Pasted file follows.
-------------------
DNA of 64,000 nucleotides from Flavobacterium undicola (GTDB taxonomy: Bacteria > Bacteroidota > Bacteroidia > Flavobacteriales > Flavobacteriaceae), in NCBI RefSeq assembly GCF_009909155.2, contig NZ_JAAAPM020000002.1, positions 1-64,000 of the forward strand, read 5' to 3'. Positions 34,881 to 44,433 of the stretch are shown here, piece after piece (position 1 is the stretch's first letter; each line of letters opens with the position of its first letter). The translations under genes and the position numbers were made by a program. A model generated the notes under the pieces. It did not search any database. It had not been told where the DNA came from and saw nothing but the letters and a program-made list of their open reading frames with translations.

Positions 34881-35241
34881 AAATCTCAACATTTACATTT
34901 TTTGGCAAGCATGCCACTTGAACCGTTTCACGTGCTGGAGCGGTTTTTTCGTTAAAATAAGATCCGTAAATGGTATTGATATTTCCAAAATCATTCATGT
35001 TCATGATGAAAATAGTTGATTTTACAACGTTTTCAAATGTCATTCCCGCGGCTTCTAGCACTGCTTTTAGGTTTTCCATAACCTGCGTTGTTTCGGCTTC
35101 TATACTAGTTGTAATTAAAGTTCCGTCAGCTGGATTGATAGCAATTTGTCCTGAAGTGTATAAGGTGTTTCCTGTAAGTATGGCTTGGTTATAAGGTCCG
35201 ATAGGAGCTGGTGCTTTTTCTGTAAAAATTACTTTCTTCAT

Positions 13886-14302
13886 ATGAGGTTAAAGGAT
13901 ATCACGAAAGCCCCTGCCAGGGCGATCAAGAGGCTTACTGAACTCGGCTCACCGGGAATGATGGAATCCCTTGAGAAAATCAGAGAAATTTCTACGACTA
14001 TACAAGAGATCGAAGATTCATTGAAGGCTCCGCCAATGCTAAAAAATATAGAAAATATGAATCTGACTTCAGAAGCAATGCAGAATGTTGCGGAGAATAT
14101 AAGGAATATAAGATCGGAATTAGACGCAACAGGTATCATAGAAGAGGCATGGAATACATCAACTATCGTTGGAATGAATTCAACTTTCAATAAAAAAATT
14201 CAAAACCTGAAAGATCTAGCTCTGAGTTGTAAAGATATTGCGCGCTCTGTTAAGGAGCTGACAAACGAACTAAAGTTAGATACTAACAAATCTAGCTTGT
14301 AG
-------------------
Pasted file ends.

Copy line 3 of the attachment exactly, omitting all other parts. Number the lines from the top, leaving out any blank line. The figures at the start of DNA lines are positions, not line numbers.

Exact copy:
34881 AAATCTCAACATTTACATTT